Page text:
It having been decided, by a majority of one, in Cabinet Council at Washington, on the evening of the 29th of December, not to withdraw Major Anderson's force from Fort Sumter, it became necessary to reinforce it; accordingly, at a Cabinet session, held on the 2d of January, 1861, that measure was determined on, and in pursuance of that determination, the “Star of the West," an unarmed steamer, was dispatched with a reinforcement of 200 men.

The original design was to send the reinforcement by the Brooklyn, but on reflection, the days of conciliation having not yet passed, the “Star of the West” was substituted for the purpose of avoiding the appearance of a hostile demonstration.

The “Star of the West" left New York at 5 P. M., on the 5th of January, 1861, with four officers and 200 soldiers, with proper equipments, designed to reinforce Sumter, and arrived off Charleston bar at 11 o'clock A. M. on the 9th, and, finding the buoys removed and lights out, was obliged to proceed with great caution, running slowly, and frequently sounding in quest of the main channel, with lights out to prevent being seen. After 4 o'clock she was hove to, to await daylight.

At day break the soldiers were all ordered below to prevent being seen, and none but the ship's crew allowed on deck. As soon as it was light enough to see she crossed the bar and proceeded up the channel to about two miles from Fort Moultrie-Fort Sumter being about the same distance—when a fire was opened on her from a masked battery on Morris Island, less than a mile distant.

She continued on, with the national flag displayed, under fire of the battery for ten minutes, Fort Moultrie also saluting her in the same manner, some of the shot passing over her, and others taking effect, till her position becoming critical from the circumstances that she would have to approach within easy range of Fort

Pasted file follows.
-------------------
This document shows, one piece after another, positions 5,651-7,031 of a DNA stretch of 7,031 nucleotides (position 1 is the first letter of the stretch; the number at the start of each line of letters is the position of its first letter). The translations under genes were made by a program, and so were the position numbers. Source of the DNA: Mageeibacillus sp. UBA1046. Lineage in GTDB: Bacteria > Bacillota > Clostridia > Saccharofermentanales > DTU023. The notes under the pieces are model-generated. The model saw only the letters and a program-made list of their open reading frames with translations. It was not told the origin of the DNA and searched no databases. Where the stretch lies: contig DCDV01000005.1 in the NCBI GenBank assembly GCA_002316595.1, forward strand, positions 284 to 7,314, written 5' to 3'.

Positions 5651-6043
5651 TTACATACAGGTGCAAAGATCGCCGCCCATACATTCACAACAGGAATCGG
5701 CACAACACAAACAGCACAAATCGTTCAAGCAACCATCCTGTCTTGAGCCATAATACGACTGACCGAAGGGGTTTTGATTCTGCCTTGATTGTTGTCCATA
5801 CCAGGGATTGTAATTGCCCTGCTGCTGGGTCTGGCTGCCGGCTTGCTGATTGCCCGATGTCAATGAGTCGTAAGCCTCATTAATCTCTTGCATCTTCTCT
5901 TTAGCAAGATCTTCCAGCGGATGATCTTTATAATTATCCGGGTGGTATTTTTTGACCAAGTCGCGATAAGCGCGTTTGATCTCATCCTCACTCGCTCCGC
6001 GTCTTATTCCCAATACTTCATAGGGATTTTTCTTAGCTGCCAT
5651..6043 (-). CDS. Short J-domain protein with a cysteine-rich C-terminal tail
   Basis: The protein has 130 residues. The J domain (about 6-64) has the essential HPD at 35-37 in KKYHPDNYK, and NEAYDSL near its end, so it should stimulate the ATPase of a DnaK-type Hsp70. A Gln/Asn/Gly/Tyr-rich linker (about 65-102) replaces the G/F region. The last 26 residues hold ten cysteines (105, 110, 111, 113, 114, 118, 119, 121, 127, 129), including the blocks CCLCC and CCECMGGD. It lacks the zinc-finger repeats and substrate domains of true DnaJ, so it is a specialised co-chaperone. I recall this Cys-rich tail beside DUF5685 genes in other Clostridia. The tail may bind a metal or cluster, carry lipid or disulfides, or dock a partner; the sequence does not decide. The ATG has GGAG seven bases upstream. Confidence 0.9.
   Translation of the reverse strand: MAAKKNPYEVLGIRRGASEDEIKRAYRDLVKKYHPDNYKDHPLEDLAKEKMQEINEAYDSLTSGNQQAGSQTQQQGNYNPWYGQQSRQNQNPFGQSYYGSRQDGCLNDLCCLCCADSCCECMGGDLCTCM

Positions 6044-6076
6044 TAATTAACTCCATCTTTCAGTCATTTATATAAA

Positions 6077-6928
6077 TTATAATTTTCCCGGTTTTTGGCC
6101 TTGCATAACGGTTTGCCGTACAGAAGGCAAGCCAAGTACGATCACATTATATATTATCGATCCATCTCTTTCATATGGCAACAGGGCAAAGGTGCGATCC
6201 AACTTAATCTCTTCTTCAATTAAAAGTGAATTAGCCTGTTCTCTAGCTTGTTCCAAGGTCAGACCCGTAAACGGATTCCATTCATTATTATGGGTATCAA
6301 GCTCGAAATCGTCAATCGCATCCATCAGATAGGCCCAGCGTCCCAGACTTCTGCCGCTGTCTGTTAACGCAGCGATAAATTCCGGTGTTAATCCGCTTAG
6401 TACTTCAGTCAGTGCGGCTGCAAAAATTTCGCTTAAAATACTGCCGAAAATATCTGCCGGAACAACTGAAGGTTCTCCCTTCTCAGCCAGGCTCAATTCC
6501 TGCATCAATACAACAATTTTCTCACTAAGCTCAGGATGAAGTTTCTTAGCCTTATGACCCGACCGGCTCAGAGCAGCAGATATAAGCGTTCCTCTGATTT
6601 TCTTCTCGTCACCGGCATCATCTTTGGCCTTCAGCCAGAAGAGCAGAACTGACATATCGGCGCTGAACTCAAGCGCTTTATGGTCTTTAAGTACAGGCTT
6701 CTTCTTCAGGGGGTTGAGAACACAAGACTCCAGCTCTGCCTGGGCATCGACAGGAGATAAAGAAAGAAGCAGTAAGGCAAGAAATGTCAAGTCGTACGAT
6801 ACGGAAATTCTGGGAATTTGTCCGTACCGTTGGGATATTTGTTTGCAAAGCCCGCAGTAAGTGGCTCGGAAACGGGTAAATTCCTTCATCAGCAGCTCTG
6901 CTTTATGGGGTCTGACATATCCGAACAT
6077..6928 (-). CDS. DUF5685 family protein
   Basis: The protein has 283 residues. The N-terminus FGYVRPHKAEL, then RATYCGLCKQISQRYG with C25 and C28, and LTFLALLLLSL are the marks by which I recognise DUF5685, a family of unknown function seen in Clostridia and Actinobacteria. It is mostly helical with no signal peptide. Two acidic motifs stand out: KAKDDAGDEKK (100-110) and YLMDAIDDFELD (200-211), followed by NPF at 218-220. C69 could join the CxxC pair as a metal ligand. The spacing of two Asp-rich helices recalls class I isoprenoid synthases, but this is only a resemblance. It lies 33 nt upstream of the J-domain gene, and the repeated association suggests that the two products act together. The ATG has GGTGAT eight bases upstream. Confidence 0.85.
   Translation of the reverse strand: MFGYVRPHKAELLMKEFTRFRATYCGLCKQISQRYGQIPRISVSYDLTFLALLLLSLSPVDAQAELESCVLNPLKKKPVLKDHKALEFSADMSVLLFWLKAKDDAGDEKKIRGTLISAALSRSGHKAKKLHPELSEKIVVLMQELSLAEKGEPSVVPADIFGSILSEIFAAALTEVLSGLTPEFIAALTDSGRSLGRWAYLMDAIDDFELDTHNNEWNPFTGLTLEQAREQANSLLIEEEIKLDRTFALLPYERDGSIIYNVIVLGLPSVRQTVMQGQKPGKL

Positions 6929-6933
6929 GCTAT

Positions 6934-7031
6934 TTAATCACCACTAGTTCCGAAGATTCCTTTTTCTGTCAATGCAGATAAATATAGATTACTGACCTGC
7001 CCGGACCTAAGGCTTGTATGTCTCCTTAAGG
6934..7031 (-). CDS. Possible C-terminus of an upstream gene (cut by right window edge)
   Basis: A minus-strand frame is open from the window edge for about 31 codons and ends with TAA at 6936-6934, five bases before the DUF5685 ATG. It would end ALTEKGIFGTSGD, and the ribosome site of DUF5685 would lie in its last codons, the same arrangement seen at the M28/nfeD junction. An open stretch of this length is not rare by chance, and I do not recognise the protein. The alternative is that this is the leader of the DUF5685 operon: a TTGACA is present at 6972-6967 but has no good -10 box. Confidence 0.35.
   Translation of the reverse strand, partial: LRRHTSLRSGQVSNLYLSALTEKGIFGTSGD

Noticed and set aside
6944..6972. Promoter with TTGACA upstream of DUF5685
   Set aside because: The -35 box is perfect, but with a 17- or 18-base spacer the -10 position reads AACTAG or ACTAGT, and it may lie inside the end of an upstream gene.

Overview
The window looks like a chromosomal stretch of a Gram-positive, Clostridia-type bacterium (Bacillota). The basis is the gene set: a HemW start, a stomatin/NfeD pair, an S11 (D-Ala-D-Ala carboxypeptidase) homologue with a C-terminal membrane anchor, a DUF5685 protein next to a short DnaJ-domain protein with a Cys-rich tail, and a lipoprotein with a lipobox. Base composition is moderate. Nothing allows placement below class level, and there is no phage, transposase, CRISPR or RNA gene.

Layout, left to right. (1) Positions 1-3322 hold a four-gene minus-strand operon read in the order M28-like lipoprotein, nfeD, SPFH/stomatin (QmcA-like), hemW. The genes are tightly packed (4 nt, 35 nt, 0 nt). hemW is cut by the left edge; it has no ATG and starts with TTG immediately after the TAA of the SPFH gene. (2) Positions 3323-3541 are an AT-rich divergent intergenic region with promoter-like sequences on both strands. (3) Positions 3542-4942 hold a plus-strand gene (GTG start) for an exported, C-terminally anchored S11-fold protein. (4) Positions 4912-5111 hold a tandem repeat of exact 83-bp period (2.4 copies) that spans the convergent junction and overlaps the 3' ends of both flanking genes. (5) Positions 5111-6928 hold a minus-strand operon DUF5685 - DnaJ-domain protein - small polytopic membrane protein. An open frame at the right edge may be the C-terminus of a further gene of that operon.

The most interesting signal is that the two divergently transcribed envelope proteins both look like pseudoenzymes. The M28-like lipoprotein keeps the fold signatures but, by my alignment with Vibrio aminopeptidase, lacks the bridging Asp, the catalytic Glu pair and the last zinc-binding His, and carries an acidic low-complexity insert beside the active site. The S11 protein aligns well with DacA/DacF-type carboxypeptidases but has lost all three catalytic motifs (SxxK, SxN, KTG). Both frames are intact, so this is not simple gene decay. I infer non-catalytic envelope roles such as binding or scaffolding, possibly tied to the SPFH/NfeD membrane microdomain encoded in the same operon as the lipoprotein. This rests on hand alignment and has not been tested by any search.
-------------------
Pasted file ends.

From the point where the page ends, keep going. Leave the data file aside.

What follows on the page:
cannon, fired

Moultrie before she could bear away for Fort Sumter, and a supposed armed schooner was approaching from Fort Moultrie, in tow of a steamer, and the “Star of the West” being defenceless, her commander, Captain McGowan, deemed it proper, in order to avoid certain capture or destruction, to reverse her course, and, if possible, get to sea. She wore round, and steamed down the channel, the battery still firing upon her till the shot fell short. She cautiously proceeded, crossed the bar at 8:50 A. M., and continued on her return course to New York, where she arrived on the 12th of January.

Thus it is manifest, from the foregoing account, that it was the boom of the Rebel


the “Star of the West," instead of the outrage upon Sumter, as the stump orators commonly have it, that was the death-knell of slavery.

The authorities at Charleston had been apprised of the sailing of the “Star of the West” for Fort Sumter by a telegram from Secretary Thompson, at Washington; in fact, there was but very little transpired at Washington, that could be of any interest to the Rebels, that they were not immediately apprized of. In truth, not only Senators and Representatives, but high Government officials, were in complicity with them.

The Government dispatches to Major Anderson had been intercepted by the rebels, so that he was ignorant of the approach of reinforcements, and of the character of the “Star of the West,” if not also of the secession of South Carolina. He only knew that the steamer which had been attacked carried the United States flag, and supposed the assault some unauthorized mistake which would be disapproved and corrected by the proper